After 6 months post-operatively, the local evolution was marked by wound healing Figure 3(c), a good general condition with a pain-free right arm, and a resumption of daily and professional activities after traveling to the Middle Eastern country where he was working.

At the 12-month follow-up in the Middle East, the patient presented with severe epistaxis and abdominal pain, requiring hospitalization in the Middle East. He had undergone several additional tests, including a renal biopsy, which was also carried out in the Middle East, confirming the diagnosis of renal cell carcinoma (medical report of his hospitalization in the Middle East).

These examinations confirm the diagnosis of humeral metastasis of clear-cell renal cell carcinoma initially made in the Orthopedics-Traumatology Department of the Amirou Boubacar Diallo National Hospital in Niamey-Niger.

At the last follow-up of 32 months, the patient was in the country where he was being followed at the national cancer center and had undergone 9 courses of chemotherapy (protocol: Cisplat-SFU). After these courses of chemotherapy, the patient was doing well.

3. Discussion

Renal cell carcinoma accounts for 90% of all malignant renal tumours. It comprises four main histological types: clear cell carcinoma (75%), tubulo-papillary carcinoma (10% - 15%), chromophore carcinoma (<5%), Bellini or collecting-tube carcinoma (1%) [3] .

Clear cell renal carcinoma was also known as Grawitz’s renal tumor, after its first description by this author in 1883. Clear cell renal cell carcinoma is a tumour with a difficult-to-predict course; it can grow locally for a long time without causing symptoms, and often the first clinical symptoms are caused by metastases [4] .

After the femur, the humerus is the second most affected site among long bones for renal cell carcinoma (RCC) metastases.

Casadei and et al. [5] reported 56 patients with bone metastases of renal cell carcinoma of the humerus who underwent surgical reconstruction. The distribution of lesions was as follows: 35 lesions were located on the proximal third of the humerus, 12 on the humeral diaphysis, 9 on the distal third of the humerus. Of these, 6 diaphyseal lesions were stabilized using centromedullary nailing, and 5 using a screw-plate with cement filling of the bone loss. The mean age of the series was 63 years. Good oncological and functional results were obtained.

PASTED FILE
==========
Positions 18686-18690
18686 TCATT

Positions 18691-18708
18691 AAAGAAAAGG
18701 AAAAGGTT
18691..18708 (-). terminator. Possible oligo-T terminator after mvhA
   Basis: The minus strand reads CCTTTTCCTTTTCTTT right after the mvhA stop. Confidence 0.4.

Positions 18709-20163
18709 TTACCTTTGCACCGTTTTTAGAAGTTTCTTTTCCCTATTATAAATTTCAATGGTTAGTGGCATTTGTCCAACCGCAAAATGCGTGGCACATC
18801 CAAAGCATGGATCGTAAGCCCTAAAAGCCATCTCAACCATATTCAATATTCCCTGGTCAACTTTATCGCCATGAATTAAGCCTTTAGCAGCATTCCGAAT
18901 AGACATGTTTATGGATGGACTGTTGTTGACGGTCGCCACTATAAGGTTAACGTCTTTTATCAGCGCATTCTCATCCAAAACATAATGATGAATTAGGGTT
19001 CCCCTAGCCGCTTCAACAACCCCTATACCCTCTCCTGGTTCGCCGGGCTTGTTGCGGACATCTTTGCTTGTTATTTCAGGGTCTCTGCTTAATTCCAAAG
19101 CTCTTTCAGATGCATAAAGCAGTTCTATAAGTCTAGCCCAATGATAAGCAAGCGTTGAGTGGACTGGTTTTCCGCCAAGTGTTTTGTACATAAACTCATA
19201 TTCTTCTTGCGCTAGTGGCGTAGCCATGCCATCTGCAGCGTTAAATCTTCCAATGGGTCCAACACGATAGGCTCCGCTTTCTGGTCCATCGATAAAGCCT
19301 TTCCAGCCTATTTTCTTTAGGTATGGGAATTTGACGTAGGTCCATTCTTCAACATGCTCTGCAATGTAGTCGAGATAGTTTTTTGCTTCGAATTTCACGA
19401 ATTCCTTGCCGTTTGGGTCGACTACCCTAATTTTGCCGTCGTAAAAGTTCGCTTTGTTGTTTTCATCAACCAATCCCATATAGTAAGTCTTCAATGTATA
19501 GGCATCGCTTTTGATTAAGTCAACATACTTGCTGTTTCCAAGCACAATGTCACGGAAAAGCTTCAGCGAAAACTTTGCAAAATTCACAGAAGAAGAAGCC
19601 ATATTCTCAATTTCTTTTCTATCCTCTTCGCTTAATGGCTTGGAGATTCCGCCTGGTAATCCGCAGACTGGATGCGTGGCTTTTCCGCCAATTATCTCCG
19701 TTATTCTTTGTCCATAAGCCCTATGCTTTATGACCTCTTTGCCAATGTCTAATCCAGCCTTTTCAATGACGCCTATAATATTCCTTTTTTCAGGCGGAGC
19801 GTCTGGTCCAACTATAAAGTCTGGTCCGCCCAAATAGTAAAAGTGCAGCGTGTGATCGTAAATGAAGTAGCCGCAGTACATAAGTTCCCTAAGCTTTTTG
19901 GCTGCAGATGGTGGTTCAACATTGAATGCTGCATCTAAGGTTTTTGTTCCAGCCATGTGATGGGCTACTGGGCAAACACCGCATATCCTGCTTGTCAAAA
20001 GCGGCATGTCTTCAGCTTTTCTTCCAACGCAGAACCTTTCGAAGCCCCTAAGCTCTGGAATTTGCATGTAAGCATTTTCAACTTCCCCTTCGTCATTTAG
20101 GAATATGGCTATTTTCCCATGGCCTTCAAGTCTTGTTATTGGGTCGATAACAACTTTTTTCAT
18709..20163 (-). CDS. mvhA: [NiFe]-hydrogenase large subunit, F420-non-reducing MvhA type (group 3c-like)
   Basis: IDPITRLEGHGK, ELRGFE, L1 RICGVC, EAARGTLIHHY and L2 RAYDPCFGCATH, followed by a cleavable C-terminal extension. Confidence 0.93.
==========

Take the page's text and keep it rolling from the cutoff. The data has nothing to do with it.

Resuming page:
In the study by Simon and et al. [6] of surgical treatment of metastatic renal cell carcinoma in 65 cases operated on for metastatic renal cancer, 55 patients (41 men and 14 women) were included. The mean age was 60 years (41 to 84 years). In this series, eight patients underwent 2 operations and 1 underwent three operations for three metastatic locations. In 23% of cases, metastases were present at the time of diagnosis of the primary tumor; in 17% of cases, the metastasis was incidental. Pathological fractures were present in half the cases (33 cases) and the other half without pathological fractures. The most frequent site was the femur (40 cases). The second most common site was the humerus (15 cases), followed by other sites (10 cases). Surgery was centromedullary nailing for the femur and humerus. Functional outcome was good or fair in 78% of cases.

Moura and et al. [7] reported on a series of 82 patients with pathological tumoral fracture of the humeral shaft: 86 humeral fixations with static centromedullary nail not reamed by the anterograde or retrograde approaches. In this series, the most common primary tumors were breast carcinoma (30.49%), multiple myeloma (24.39%), lung adenocarcinoma (8.54%) and renal cell carcinoma (6.10%). All patients reported an improvement in arm pain, and the mean Musculoskeletal Tumor Society (MSTS) score rose from 26% in the preoperative period to 72.6% when assessed in patients still alive 3 months after surgery.

For the latter two authors [6] [7] , centromedullary nailing was the most commonly used osteosynthesis technique, accounting for 27 cases/65 (41.54%) and 86 cases/86 (100%) of humeral nailing in Simon and Moura respectively.

This technique is effective for pathological fractures of the humeral diaphysis, ensuring stable fixation of the arm and thus enabling functionality and quality of life, as was the case in our observation.

The diagnosis of a secondary humeral location of renal adenocarcinoma was fortuitous.

Swelling and pain in the arm were the telltale signs. The osteolysis observed on the X-ray was an important element that led us to suspect the tumoral nature of this pathology, which the biopsy confirmed. This justifies the need to request an X-ray in the event of any bone pain that is even slightly persistent.

4. Conclusion

Bone metastases are most often the proliferation of a primary malignancy. In this case study, we report an unusual humeral osteolytic involvement arising from a renal cell carcinoma. The finding was fortuitous.

Authors’ Contributions

The authors’ participation was collegial in both drafting and revising the manuscript. All authors have read and approved the final version of the manuscript.

Conflicts of Interest

The authors declare no conflict of interest.